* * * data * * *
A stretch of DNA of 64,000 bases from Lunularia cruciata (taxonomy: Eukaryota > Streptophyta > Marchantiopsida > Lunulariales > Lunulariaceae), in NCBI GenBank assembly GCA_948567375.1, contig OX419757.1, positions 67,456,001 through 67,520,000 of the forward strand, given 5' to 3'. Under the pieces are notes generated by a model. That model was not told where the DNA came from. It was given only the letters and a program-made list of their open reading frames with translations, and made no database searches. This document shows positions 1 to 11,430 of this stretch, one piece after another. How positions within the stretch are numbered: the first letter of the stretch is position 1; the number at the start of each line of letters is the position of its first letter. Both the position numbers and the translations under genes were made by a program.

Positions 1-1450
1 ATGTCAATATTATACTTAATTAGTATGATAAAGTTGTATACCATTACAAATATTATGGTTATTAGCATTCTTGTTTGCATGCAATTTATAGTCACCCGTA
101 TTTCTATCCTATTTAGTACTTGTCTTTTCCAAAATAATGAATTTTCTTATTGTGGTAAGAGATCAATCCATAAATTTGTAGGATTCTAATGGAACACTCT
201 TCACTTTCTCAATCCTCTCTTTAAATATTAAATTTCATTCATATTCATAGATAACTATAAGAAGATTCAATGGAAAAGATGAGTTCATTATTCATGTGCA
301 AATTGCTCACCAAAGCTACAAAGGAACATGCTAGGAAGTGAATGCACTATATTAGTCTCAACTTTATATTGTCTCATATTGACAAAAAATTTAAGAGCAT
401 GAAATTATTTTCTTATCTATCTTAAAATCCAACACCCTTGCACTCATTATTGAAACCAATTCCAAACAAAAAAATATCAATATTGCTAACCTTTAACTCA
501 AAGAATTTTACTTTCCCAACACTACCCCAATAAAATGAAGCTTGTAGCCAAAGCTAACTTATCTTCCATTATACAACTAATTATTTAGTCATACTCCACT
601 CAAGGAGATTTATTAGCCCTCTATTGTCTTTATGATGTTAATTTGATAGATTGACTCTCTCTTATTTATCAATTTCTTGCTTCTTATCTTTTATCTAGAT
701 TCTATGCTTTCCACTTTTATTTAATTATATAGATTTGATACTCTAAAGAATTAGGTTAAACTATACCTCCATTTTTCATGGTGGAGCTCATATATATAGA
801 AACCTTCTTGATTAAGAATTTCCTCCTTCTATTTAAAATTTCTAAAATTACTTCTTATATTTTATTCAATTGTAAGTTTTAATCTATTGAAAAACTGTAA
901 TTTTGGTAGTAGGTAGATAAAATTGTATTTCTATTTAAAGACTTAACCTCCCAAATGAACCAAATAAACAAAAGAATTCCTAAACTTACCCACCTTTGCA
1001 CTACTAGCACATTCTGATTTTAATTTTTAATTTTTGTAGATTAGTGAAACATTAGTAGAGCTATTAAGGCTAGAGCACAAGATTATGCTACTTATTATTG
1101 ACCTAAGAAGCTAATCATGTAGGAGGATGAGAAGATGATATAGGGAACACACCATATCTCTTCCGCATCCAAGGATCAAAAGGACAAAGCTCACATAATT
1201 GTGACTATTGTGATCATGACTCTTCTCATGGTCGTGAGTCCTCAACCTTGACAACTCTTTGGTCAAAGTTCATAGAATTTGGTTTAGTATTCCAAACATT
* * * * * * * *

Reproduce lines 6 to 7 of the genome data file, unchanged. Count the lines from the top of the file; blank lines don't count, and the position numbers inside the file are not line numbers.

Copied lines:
301 AATTGCTCACCAAAGCTACAAAGGAACATGCTAGGAAGTGAATGCACTATATTAGTCTCAACTTTATATTGTCTCATATTGACAAAAAATTTAAGAGCAT
401 GAAATTATTTTCTTATCTATCTTAAAATCCAACACCCTTGCACTCATTATTGAAACCAATTCCAAACAAAAAAATATCAATATTGCTAACCTTTAACTCA